Blessed is She


Daniel Sturridge, Liverpool footballer prays on the pitch

“Blessed is she who believed that the promise made her by the Lord would be fulfilled.”

I wonder if anybody here has been following the football. If you have, you will know that my team, Liverpool, haven’t really been doing all that well. In fact it would not be too much to say that this season so far has probably been the worst ever performance by a Liverpool team in the history of the Premiership. It has already cost our manager, Brendan Rodgers, his job.

But what struck me was the reason that the new manager, Jurgen Klopp, has constantly given to explain the failure. He doesn’t think that our team is any less talented, or any less committed, or any less hard-working than any other. The problem, he feels is a lack of “belief”. He doesn’t actually say what sort of belief is lacking, but what he seems to mean is that when other teams are in trouble, they still have enough confidence in themselves and in one another to believe that somehow, with individual determination and collective teamwork, they can get through. By contrast, with Liverpool, too often it seems that when Daniel Sturridge leaves the field, the fight goes with him. There is such a thing as the self-fulfilling prophecy. If you believe you can succeed, you often do; if you’re sure you’re going to fail, the chances are you will. That is basic sports psychology. But there is something Christian about it too.

I don’t think that many people here will know the name Leonard Cheshire. But I hope that some people will have heard of the Cheshire Homes which cares for disabled children and adults. Leonard Cheshire was a British war hero in the Second World War. He was the squadron leader of 617 squadron – the Dambusters – you must have seen the film!

And, after the war, like so many war heroes, he was poor and unemployed in time of peace. One day, he met in the street another war hero – a man he had served with in the British air force. That man was destitute – homeless, sleeping on the streets, starving and… dying of cancer. He was also a Catholic. Appalled that a war hero - a man who had served his country so faithfully and so well at risk of his life - could now be abandoned and destitute in his time of need, Cheshire took him into his home and nursed him for the short time until he died – in peace. Cheshire was very struck by the calmness and tranquillity with which his friend died.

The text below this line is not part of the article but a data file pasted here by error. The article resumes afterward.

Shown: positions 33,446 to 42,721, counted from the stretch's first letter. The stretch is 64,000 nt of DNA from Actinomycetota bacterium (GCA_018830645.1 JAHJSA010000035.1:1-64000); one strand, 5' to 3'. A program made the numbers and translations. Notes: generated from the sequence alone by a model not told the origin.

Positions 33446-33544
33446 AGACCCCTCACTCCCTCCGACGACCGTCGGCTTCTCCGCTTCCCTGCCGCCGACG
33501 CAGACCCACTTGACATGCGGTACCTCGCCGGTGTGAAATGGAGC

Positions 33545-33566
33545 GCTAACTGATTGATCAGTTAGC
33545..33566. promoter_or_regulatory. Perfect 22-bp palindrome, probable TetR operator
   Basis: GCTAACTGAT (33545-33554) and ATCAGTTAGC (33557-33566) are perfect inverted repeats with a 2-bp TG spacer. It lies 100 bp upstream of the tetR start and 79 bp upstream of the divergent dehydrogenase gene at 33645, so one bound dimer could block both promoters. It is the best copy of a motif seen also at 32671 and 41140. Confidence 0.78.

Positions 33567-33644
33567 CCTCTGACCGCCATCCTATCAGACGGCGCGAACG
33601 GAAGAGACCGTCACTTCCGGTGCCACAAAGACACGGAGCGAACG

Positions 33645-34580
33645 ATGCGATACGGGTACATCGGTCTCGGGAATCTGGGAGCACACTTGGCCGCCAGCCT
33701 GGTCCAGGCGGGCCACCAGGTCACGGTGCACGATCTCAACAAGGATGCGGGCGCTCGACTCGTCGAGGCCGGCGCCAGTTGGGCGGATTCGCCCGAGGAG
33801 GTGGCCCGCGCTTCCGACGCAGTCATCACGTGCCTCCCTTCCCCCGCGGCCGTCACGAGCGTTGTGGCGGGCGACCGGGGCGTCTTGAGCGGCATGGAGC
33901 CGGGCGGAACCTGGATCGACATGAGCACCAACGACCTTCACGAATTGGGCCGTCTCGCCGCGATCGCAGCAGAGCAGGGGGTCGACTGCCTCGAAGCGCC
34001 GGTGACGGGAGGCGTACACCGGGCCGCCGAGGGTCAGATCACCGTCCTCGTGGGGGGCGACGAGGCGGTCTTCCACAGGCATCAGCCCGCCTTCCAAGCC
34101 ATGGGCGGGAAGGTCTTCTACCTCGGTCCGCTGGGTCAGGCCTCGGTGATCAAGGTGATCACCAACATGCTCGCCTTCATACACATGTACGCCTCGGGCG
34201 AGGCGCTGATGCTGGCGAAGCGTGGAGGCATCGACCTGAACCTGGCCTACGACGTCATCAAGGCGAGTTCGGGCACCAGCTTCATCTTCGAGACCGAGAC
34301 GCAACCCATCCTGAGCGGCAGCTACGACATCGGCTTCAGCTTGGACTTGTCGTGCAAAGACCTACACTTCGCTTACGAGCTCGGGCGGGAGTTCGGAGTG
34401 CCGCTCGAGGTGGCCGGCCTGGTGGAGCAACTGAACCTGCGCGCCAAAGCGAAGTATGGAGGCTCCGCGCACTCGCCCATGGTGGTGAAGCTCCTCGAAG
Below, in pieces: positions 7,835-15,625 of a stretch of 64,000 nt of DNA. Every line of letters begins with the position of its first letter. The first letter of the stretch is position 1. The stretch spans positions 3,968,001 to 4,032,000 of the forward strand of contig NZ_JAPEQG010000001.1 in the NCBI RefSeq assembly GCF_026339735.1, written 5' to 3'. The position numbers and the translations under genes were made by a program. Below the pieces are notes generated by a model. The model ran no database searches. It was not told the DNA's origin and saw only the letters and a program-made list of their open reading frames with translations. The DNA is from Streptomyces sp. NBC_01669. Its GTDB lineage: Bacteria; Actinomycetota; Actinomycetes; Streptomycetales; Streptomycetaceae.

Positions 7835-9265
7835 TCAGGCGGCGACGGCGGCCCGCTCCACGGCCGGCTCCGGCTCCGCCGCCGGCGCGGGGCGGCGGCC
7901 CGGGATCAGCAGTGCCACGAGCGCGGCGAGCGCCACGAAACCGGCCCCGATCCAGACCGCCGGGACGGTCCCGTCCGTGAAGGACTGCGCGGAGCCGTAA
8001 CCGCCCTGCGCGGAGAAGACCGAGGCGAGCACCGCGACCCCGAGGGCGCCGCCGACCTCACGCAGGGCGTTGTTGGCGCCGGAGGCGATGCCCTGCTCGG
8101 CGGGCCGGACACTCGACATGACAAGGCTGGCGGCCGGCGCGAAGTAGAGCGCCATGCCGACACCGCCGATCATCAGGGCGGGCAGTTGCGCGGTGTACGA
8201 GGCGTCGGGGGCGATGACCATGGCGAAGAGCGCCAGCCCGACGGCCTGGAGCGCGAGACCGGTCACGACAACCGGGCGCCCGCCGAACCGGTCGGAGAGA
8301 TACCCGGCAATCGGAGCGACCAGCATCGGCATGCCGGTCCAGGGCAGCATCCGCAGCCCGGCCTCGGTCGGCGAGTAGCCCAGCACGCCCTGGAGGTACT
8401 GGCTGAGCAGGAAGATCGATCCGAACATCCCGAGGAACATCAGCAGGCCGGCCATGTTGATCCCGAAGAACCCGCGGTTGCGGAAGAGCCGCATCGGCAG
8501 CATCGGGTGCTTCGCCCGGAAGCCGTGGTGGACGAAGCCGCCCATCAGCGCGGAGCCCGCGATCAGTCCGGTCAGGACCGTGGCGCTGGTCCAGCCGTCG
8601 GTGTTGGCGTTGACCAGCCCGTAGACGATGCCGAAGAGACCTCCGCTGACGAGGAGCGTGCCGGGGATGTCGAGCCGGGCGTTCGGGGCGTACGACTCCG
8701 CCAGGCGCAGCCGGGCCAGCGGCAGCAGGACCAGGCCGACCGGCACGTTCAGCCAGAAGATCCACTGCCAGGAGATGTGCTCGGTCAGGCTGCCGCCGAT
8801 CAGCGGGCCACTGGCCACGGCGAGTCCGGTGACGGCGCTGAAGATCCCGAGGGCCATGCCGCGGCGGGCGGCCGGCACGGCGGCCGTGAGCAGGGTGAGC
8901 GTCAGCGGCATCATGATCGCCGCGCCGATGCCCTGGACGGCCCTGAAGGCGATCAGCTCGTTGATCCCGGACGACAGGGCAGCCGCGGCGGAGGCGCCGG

In gratitude for his care and compassion, the man had left him his only possession – a Bible. Cheshire read it and, a little while later, himself became a Catholic. This passage – “Blessed is she who believed that the promises made to her would be fulfilled” made a deep impression on him. And he believed that the promise made to him was that so long as what he did was genuinely in the service of the Lord, the Lord would bless it.

So he simply took into his home every sick and dying person who came. The few became a flood – so he rented homes to put them all in. And he says that he never once worried about how he was going to pay for it all. Donations seemed to come in without his even having to ask. People could see that he was doing something genuinely good and they wanted to support him because he believed that he had the Lord’s promise that his work would not fail once it was genuinely conducted in the Lord’s service.

Today the Cheshire homes – founded sixty years ago in Britain – exist with that same spirit of Christian compassion in nearly every country in the World – though I am assured by one of their staff that their financial management has come on a bit since the early days.

And I think that this is the kind of belief that Elizabeth is talking about. A single, unmarried, pregnant girl – with a rather unusual explanation of how she came to be pregnant – is told that her barren cousin is now pregnant too. Naturally, she goes to see Elizabeth to see if this could be true – and it is! She really will bring the Lord and Saviour of humanity into the world.

And that, somehow, is the promise to us all and the mission on which we are all sent. All of us are in the world and have the responsibility to make the child of Christmas present in the World.

Because, what will actually happen on Christmas Day? In many respects, it will be just a day like any other day. The only thing that really makes it different is what it means to Christians all over the world and that is EMMANUEL – God is with us – God is in us. And that is our responsibility – to be Christ for the world. Sometimes, that seems difficult. How can we, who know our faults make the Spirit of goodness so present in our lives that we can be Christ for the world?

Our belief may not be enough for us to found a world-wide charity which has helped the lives of thousands of people. It may not even be enough to win a football match. It may not even be enough to sustain our work beyond today. But it is our Belief that we are each and all of us the Incarnation of Christ in the World that causes us to believe in ourselves and causes us to believe that we are capable – in Mother Teresa’s phrase (who is once again on the road to sainthood) – of doing something beautiful for God. Happy are we who believe that the promises made to us will be fulfilled.

Let us profess our Faith in God who makes His promises come true in us.

Paul O'Reilly SJ